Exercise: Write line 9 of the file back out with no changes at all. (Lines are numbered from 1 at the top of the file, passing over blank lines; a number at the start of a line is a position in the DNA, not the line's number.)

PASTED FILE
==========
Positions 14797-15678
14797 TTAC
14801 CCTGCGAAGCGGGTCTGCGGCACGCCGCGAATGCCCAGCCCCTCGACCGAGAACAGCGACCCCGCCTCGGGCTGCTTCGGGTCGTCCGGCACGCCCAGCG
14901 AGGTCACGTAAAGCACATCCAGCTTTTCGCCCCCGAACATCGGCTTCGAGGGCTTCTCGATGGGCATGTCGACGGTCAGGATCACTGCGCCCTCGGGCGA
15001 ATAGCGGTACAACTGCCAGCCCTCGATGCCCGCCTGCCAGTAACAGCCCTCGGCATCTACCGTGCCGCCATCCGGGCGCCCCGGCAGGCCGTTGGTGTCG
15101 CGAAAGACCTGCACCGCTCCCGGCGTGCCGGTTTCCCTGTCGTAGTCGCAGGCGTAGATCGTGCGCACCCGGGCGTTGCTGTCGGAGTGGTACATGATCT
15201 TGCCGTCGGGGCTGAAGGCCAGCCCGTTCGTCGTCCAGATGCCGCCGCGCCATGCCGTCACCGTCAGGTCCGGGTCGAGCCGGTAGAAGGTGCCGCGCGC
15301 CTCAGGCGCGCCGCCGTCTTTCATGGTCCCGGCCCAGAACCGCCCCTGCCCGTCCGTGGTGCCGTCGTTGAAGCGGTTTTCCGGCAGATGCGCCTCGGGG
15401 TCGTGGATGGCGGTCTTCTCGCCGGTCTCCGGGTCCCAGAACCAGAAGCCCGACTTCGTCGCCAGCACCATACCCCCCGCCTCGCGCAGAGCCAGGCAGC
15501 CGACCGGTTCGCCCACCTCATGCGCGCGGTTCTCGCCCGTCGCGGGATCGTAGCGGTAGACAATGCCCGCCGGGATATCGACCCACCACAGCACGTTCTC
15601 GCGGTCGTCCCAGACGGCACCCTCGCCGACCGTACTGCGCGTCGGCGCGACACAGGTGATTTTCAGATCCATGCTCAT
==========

15401 TCGTGGATGGCGGTCTTCTCGCCGGTCTCCGGGTCCCAGAACCAGAAGCCCGACTTCGTCGCCAGCACCATACCCCCCGCCTCGCGCAGAGCCAGGCAGC